In accordance with an exemplary embodiment, the payment contactless reader utilizes radio frequency (RF) technology to receive transaction data. In an exemplary embodiment, the payment contactless reader allows reading of ISO14443A+B and ISOl 5963 cards. In one embodiment, for example, the payment contactless reader will support Amex Expresspay, MC PayPass, Visa Contactless. Furthermore, in an exemplary embodiment, the payment contactless reader will read ISOl 5963 transit cards such as the 'Oyster' and MiFare based cards. Moreover, payment contactless reader may be any suitable contactless reader as would be known to one skilled in the art.
In an exemplary embodiment, the payment controller base unit will support base communications. Additionally, the payment controller includes a modular communications option, resulting in additional communication methods to be added. In an exemplary embodiment, the data-layer will use protocol of FPE32 as that is what the payment controller may be. The link-layer protocol may be any protocol appropriate for the physical layer. For example, TCP/IP for an 802.3 physical layer. In addition, payment contractless reader may support any suitable contactless protocols as would be known to one skilled in the art.
Some of the communication ports in an exemplary embodiment of the POS terminal include serial (RS232), Ethernet, USB Client, Host USB, and Radio Communications. In one embodiment, the communication ports are serial. For example, a single locking Mini- DIN RS232 port will have the same connector and pinouts as the RS232 port for a POS terminal such as Hypercom's Optimum L4200 POS terminal. In an exemplary embodiment, a POS terminal can accept either 12V or 24V power via the RS232 connector. In another exemplary embodiment, the communication ports will include Ethernet. The TCP/IP stack software will be executed by the main processor and will support the following protocols: IP, ARP, TCP, UDP, ICMP, SNMP, DHCP, DNS, SSL, and FTP. In one embodiment, the TCP/IP software interface is a sockets level interface capable of supporting a minimum of eight simultaneously open socket connections, which may include simultaneous SSL connections. In yet another embodiment, the communication ports include radio communications modules Foi example, the iadio communications may include
GSM/GPRS, WiFi, and/oi Ciπonet's ZigBee iadio module
In an exemplary embodiment, the outdoor POS terminal will include a USB client communication poit The USB poit will have a self-lockmg connector and is capable of accepting a voltage in the range of 6 volts to 30 volts In another embodiment, the USB port is able to accept a 12 volt and/or a 24 volt power source in oider to power the outdoor POS unit In one embodiment, the USB client poit connects to a host USB port using a suitable cable In an exemplary embodiment, the modular POS terminal uses tamper-detection cables In another exemplary embodiment, the outdoor POS terminal includes a Host USB communication port capable of supporting penpheials The usei will be able to insert flash dnves and load content onto the payment controller In one embodiment, the Host USB is V2 0 compatible and suppoits at least one of a flash dnve, WiFi, and a USB hub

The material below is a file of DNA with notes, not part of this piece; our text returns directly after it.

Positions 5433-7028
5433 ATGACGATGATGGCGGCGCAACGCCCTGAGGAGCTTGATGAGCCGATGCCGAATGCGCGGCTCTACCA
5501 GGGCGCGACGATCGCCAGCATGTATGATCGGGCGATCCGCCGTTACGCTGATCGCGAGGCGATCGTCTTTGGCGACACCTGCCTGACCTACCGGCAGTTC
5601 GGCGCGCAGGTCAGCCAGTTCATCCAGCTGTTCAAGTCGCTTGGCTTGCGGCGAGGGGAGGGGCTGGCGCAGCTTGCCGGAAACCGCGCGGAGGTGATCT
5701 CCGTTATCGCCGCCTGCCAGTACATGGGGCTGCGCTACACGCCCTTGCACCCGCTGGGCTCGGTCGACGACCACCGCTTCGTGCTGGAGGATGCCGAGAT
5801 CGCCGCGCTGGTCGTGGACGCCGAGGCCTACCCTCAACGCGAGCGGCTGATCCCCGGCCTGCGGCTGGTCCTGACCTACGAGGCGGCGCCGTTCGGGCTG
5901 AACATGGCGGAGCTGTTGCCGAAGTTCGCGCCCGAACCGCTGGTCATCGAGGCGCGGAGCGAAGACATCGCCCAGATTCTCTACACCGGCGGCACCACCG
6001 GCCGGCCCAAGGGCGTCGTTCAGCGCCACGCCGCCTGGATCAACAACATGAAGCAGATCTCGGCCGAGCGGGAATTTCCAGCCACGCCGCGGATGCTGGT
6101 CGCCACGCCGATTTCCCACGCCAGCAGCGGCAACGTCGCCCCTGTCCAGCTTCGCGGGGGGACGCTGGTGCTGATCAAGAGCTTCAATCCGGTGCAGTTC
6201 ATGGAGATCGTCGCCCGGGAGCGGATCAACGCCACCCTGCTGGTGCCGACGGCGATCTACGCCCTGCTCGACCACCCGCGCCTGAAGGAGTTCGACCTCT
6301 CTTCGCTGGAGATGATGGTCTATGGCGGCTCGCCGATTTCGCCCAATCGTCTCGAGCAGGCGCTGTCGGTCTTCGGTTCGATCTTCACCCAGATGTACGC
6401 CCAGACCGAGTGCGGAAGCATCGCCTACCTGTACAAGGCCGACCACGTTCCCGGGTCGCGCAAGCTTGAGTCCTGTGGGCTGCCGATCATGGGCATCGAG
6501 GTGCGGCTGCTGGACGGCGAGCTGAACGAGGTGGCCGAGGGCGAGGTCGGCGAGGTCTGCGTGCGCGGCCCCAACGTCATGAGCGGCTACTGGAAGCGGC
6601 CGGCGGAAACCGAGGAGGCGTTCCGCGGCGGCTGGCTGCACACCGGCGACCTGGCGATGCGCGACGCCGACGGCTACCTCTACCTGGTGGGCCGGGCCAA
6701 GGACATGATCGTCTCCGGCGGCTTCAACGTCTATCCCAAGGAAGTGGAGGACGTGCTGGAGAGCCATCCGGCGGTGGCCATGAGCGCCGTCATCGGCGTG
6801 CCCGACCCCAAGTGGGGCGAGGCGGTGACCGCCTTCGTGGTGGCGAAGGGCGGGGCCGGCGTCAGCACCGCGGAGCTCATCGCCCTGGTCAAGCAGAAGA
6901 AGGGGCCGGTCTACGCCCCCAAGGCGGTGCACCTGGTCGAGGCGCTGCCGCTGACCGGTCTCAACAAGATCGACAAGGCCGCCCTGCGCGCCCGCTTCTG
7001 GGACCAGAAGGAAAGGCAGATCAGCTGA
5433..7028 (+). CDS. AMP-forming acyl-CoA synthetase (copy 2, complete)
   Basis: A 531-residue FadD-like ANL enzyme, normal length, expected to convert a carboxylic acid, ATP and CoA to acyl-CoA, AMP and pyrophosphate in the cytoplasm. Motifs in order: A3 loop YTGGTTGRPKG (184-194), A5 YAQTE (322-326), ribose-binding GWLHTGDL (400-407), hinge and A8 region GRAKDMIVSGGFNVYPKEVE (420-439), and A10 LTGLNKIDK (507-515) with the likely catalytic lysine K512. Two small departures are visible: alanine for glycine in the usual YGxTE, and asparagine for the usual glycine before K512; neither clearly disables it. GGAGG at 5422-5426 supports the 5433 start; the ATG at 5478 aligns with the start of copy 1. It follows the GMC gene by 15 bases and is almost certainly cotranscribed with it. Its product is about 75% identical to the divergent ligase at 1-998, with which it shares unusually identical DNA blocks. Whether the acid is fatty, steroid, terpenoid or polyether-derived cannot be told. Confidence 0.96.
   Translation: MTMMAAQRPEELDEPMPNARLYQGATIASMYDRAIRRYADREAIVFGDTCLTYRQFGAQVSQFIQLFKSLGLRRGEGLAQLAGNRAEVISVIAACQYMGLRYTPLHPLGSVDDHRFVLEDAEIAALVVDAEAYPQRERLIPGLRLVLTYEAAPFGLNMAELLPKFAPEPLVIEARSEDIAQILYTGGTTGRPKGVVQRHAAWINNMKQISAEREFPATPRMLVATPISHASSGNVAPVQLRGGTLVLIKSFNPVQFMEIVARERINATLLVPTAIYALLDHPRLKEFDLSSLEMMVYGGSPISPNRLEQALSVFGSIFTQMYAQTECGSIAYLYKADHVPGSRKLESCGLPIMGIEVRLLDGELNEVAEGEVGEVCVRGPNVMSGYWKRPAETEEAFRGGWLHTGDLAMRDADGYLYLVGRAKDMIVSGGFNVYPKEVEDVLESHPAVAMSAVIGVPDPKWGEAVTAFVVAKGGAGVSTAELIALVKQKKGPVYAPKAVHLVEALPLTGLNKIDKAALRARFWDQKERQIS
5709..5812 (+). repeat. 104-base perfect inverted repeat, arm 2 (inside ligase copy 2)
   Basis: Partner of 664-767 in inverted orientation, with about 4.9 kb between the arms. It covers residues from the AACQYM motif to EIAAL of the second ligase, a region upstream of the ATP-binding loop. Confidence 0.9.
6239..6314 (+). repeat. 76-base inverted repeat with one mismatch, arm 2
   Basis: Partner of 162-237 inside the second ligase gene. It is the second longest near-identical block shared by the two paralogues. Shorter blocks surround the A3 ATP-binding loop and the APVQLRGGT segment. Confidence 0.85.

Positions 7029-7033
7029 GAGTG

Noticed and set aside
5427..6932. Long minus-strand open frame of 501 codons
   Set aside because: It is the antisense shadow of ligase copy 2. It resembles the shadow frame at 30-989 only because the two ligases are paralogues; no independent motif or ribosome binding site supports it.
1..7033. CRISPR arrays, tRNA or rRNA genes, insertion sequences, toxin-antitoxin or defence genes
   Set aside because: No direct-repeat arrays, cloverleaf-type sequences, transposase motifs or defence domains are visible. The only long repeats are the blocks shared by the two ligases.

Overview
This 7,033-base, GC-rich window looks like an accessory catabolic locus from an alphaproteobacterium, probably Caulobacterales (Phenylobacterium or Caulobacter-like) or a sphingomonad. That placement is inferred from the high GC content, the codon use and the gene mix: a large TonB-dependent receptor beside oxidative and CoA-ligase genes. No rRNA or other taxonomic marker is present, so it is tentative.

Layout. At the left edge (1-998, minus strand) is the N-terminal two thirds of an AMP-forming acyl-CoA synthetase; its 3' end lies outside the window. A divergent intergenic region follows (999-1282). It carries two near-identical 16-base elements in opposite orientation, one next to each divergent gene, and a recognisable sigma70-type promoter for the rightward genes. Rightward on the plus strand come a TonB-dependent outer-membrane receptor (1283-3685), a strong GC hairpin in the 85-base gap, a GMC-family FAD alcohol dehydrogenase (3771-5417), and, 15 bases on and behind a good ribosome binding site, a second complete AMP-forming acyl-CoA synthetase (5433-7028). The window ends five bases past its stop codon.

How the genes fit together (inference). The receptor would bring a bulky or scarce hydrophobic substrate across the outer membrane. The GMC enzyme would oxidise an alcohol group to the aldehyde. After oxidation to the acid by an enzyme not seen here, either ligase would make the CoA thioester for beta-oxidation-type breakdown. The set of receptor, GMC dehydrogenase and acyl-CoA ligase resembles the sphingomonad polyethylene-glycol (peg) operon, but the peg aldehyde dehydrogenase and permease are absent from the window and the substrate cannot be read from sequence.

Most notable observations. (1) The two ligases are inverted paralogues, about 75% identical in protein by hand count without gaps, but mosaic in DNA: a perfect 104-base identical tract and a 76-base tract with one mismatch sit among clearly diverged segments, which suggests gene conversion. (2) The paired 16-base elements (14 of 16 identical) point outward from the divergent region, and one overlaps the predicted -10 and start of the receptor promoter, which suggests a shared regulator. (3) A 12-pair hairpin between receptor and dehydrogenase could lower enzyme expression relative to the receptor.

An important aspect of the present invention includes inter-system communications The payment system aspects include communicating withm the payment system between components, encrypting communications, and detecting tampering In an exemplary embodiment, each modular component of the POS terminal is able to be separately certified In another exemplary embodiment, the modular components of the POS terminal which handle financial data are individually certified for secure financial transactions Since communications between the modular components are encrypted in a sufficient manner, the modulai components may be aπanged or configured m multiple layouts without the need to receitify the POS terminal as a whole As can be appreciated, this adds significant freedom to incorporating POS terminals with different housings
In accordance with an exemplaiy embodiment, once the self-discovery process is complete, the payment controller is awaie of all attached components The payment controllei must negotiate the encryption process with the components A mutual certificate exchange will take place between the payment controller and a component for mutual authentication In this exemplaiy embodiment, the payment controller will select a random 3DES key, encrypt it with the public key of the component, and transmit the iesultant ciyptogiam The component will decrypt the cryptogiam with a private key and use this decrypted 3DES key for all subsequent communications
In an exemplary embodiment, each component of the outdoor POS may have a USB client port and connect to the payment controller's USB Host ports Furthermore, the inter- system communications should be encrypted with a minimum strength of 3DES for peripheral component interconnect (PCI) and general security concerns. Also, the outdoor POS terminal should be able to detect if tampering occurs, for example if a cable is cut or removed.